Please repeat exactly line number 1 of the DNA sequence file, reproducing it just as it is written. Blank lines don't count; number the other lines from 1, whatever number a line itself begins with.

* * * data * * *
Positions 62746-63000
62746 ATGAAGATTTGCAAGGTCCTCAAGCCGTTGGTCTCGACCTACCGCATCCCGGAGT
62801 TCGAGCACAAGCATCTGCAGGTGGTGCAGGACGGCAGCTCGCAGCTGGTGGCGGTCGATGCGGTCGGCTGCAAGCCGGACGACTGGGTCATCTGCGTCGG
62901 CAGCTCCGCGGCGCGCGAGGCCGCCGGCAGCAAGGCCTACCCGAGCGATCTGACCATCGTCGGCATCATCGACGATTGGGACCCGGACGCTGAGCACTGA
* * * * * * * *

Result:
Positions 62746-63000